The gastronomic history of cachaça, Brazil's national distilled drink, in many ways resembles that of Italy's grappa. Both were originally made from the left-over scraps of the production of another product - in the case of grappa, it was made from the left over seeds, stems and skins of wine production, in in the case of cachaça, it was a by-product of the production of sugar from sugar cane. Both products were, at least in their original incarnations, cheap and relatively nasty. They were harsh, strongly alcoholic, and were considered the drink of the laboring classes. Aristocratic 19th-century Italians wouldn't even think of drinking grappa and the colonels who ran Brazilian sugar plantations like miniature dukedoms preferred a glass of imported Port after dinner to a shot of cachaça.
In recent years, though, both drinks have undergone a Hans Christian Anderson change from ugly duckling to majestic swan. As part of the world-wide trend to appreciating local and traditional products, and valorizing artisanal production, distillers in Italy and Brazil have dramatically improved the quality of the product they make, have begun to employ skillful marketing techniques to inform and educate the public about their liquors, and have successfully increased both the price they are able to charge for their product and the size of their markets enormously. In both cases, there have been dramatic increases in the export market for their products, a market that simply didn't exist in earlier days. Today high-end, artisanally-produced Italian grappas in elegant ultra-modern crystal bottles sell for hundreds of euros and are appreciated by connaisseurs around the world. Brazilian cachaça is undergoing a similar metamorphosis and every year there are better, more interesting and more expensive cachaças entering the market.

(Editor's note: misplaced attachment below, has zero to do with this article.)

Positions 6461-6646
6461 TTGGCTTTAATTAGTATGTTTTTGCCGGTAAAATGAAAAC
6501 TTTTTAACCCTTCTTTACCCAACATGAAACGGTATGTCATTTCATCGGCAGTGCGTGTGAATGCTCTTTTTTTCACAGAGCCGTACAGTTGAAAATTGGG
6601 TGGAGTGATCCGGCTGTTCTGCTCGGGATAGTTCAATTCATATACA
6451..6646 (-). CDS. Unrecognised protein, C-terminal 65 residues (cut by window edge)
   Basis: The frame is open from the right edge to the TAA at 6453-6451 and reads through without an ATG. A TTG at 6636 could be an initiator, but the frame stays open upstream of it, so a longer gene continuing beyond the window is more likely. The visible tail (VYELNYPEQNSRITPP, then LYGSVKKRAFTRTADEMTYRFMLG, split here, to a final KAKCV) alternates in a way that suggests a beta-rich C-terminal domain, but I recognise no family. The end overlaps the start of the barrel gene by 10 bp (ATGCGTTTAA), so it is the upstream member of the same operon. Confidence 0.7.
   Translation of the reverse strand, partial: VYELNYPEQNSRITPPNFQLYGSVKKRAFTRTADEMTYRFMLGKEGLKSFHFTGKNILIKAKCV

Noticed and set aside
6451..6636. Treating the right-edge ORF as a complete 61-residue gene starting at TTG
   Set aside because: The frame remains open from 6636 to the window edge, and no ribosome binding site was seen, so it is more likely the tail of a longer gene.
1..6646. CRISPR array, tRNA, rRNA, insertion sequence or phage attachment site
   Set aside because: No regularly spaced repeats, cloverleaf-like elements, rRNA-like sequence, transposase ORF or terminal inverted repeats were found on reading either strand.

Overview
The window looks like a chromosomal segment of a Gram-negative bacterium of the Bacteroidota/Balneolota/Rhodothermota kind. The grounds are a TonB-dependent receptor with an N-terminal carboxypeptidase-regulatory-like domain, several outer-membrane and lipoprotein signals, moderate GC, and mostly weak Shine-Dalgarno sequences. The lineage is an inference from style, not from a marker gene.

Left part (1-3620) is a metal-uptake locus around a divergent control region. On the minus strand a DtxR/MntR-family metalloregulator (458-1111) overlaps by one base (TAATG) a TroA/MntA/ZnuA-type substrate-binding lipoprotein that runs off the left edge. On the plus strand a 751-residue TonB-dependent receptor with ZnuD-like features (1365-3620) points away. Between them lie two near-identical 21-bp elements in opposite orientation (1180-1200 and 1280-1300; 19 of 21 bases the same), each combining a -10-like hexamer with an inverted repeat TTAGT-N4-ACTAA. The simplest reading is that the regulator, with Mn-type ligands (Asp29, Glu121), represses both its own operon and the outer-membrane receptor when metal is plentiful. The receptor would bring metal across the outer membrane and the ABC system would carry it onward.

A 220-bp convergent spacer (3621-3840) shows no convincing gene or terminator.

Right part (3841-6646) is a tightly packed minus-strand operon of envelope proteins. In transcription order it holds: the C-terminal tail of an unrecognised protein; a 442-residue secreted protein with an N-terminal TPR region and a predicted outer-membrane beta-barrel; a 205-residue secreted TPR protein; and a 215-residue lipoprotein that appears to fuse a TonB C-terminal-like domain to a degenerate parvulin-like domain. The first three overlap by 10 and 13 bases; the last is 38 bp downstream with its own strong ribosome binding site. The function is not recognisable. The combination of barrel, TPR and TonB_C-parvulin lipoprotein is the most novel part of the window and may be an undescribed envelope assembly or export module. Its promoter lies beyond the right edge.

Recently, in a seminar at one of the world's largest and most prestigious food congresses, Semana Mesa SP, held in São Paulo, Leandro Batista, barman at São Paulo's well-known Mocotó restaurant, introduced the audience to some artisanal Brazilian cachaças that he thought worthy of respect as high-quality, truly local distillations. They were his choices for cachaças to be sipped after dinner, as one might do with a fine Armagnac or Eau de Vie. These are not the cachaça one would use to make a caipirinha. They are to be savored and contemplated carefully to fully appreciate their unique qualities.
Here is Sr. Batista's list:
Mato Dentro Cachaça - São Luíz de Paraitinga, São Paulo
Aged for six months in amendoim (Peltophorum dubium) wood
Serra Limpa Organic Cachaça - Duas Estradas, Paraíba
Aged for six months in Ecuador laurel (Cordia alliodora) wood
Weber Haus Cachaça - Ivoti, Rio Grande do Sul
Aged for one year in amburana (Amburana cearensis) wood
Canarinha Cachaça - Salinas, Minas Gerais
Aged for three years in cabriúva-do-campo (Myrocarpus fastigiatus) wood
Germana Heritage Cachaça - Nova União, Minas Gerais
Aged for eight years in oak, followed by two more in cabriúva-do-campo (Myrocarpus fastigiatus) wood
Dona Beja Cachaça - Araxá, Minas Gerais
Aged for eight years in oak
None of these cachaças are cheap - they are not the USD $3.00/quart cachaça that you find in your local supermarket. Some are very limited in production and hence in availability. Exports for most of these producers are something to consider in the future after the national market has been developed. But they are names to remember if you're in a good, high-quality bar or restaurant in Brazil. Talk to the barman or sommelier, they might just have one or two available. And you might just have a big surprise when you find out just how good they are.